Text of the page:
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1.  Default mode network activity in male adolescents with conduct and substance use disorder* 
Drug and alcohol dependence  2013;134:242-250.
Adolescents with conduct disorder (CD) and substance use disorders (SUD) experience difficulty evaluating and regulating their behavior in anticipation of future consequences. Given the role of the brain's default mode network (DMN) in self-reflection and future thought, this study investigates whether DMN is altered in adolescents with CD and SUD, relative to controls.
Twenty adolescent males with CD and SUD and 20 male controls of similar ages underwent functional magnetic resonance imaging as they completed a risk-taking decision task. We used independent component analysis as a data-driven approach to identify the DMN spatial component in individual subjects. DMN activity was then compared between groups.
Compared to controls, patients showed reduced activity in superior, medial and middle frontal gyrus (Brodmann area (BA) 10), retrosplenial cortex (BA 30) and lingual gyrus (BA 18), and bilateral middle temporal gryus (BA 21/22) - DMN regions thought to support self-referential evaluation, memory, foresight, and perspective taking. Furthermore, this pattern of reduced activity in patients remained robust after adjusting for the effects of depression and attention-deficit hyperactivity disorder (ADHD). Conversely, when not adjusting for effects of depression and ADHD, patients demonstrated greater DMN activity than controls solely in the cuneus (BA 19).
Collectively, these results suggest that comorbid CD and SUD in adolescents is characterized by atypical activity in brain regions thought to play an important role in introspective processing. These functional imbalances in brain networks may provide further insight into the neural underpinnings of conduct and substance use disorders.
PMCID: PMC3895766  PMID: 24210423
Default Mode Network; Conduct Disorder; Substance Use Disorder; Independent Component Analysis; Functional MRI
2.  Risky Decisions and Their Consequences: Neural Processing by Boys with Antisocial Substance Disorder 
PLoS ONE  2010;5(9):e12835.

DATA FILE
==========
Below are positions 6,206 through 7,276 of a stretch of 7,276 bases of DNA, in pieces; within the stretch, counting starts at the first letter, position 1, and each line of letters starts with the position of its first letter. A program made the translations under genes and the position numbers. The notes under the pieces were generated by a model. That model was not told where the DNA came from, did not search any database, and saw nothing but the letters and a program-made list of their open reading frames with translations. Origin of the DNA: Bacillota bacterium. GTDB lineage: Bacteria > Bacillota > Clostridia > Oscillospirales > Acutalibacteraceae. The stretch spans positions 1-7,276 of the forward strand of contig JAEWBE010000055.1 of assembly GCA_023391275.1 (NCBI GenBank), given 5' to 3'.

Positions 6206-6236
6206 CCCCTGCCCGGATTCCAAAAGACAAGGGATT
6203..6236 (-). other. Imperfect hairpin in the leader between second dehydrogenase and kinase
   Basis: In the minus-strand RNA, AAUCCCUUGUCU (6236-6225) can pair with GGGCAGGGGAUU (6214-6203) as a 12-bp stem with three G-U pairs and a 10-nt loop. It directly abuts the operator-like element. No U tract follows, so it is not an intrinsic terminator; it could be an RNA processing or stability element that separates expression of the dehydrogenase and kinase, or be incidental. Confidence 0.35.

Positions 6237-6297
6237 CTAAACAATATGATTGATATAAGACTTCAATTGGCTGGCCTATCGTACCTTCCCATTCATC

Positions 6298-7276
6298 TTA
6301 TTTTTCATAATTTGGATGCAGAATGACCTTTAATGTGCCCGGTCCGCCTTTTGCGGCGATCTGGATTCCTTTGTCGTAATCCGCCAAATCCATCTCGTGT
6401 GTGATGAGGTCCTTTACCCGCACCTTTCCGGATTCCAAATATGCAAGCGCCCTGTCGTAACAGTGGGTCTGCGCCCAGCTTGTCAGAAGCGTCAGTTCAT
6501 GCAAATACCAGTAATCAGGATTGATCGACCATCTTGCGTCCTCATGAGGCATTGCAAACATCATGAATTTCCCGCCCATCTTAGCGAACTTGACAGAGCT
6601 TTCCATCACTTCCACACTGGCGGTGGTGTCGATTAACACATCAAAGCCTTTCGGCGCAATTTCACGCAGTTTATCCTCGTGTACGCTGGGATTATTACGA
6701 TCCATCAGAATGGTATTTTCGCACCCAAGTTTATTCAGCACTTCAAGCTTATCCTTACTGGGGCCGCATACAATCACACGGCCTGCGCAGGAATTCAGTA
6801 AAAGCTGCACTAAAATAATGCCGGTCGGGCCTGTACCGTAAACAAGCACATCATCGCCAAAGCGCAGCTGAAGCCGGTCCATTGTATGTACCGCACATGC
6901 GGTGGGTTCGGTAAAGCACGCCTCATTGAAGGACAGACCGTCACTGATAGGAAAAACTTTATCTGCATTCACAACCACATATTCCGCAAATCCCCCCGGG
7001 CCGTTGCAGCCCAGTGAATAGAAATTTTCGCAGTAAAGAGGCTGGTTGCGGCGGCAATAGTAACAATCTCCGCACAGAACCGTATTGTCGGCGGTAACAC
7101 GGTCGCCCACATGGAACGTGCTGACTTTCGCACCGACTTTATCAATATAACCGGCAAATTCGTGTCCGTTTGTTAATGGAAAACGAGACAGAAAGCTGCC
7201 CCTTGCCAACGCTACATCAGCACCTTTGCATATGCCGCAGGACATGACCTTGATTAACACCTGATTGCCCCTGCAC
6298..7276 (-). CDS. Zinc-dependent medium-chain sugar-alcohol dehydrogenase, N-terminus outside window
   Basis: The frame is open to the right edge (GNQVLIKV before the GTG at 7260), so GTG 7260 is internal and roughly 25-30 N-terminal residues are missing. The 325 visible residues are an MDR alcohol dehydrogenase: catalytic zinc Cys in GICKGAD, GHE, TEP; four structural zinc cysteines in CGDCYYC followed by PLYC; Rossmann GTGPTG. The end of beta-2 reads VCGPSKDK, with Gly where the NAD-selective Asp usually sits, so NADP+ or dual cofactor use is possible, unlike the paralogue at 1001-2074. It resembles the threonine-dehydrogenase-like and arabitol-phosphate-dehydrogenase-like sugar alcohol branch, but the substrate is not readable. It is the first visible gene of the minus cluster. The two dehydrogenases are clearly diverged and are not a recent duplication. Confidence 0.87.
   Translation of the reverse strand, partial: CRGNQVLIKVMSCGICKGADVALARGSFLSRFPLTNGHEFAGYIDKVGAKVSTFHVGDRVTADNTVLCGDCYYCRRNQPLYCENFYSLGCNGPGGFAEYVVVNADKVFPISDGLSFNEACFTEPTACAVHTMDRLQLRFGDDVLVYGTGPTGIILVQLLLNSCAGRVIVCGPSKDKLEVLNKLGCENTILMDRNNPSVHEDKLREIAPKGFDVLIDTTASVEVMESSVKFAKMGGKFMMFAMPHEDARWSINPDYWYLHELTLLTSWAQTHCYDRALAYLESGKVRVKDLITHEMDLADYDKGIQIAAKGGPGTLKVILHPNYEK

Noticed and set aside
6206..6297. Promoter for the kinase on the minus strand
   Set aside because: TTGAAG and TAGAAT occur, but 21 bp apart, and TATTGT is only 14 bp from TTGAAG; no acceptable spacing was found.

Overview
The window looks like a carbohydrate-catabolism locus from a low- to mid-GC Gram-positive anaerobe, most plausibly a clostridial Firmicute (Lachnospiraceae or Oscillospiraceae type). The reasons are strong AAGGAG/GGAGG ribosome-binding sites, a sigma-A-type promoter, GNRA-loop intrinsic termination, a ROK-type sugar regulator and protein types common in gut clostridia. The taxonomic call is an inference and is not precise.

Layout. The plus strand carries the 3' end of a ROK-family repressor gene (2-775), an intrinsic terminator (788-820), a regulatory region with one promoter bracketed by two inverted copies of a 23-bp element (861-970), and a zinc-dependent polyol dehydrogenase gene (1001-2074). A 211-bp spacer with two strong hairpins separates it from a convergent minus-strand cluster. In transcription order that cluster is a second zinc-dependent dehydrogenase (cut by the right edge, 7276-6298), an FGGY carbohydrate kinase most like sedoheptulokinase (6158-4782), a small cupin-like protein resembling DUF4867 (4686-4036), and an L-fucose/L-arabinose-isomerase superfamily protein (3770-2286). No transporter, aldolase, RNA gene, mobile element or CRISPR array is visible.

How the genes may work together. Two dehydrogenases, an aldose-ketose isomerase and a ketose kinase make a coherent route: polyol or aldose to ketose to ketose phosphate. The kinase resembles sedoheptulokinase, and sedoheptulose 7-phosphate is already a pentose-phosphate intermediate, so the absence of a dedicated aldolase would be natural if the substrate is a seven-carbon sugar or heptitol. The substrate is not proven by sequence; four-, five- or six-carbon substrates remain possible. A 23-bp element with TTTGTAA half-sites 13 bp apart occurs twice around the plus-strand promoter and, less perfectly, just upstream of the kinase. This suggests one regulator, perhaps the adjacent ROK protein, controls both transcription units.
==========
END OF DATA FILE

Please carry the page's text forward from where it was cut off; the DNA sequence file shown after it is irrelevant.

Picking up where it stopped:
Adolescents with conduct and substance problems (“Antisocial Substance Disorder” (ASD)) repeatedly engage in risky antisocial and drug-using behaviors. We hypothesized that, during processing of risky decisions and resulting rewards and punishments, brain activation would differ between abstinent ASD boys and comparison boys.
Methodology/Principal Findings
We compared 20 abstinent adolescent male patients in treatment for ASD with 20 community controls, examining rapid event-related blood-oxygen-level-dependent (BOLD) responses during functional magnetic resonance imaging. In 90 decision trials participants chose to make either a cautious response that earned one cent, or a risky response that would either gain 5 cents or lose 10 cents; odds of losing increased as the game progressed. We also examined those times when subjects experienced wins, or separately losses, from their risky choices. We contrasted decision trials against very similar comparison trials requiring no decisions, using whole-brain BOLD-response analyses of group differences, corrected for multiple comparisons. During decision-making ASD boys showed hypoactivation in numerous brain regions robustly activated by controls, including orbitofrontal and dorsolateral prefrontal cortices, anterior cingulate, basal ganglia, insula, amygdala, hippocampus, and cerebellum. While experiencing wins, ASD boys had significantly less activity than controls in anterior cingulate, temporal regions, and cerebellum, with more activity nowhere. During losses ASD boys had significantly more activity than controls in orbitofrontal cortex, dorsolateral prefrontal cortex, brain stem, and cerebellum, with less activity nowhere.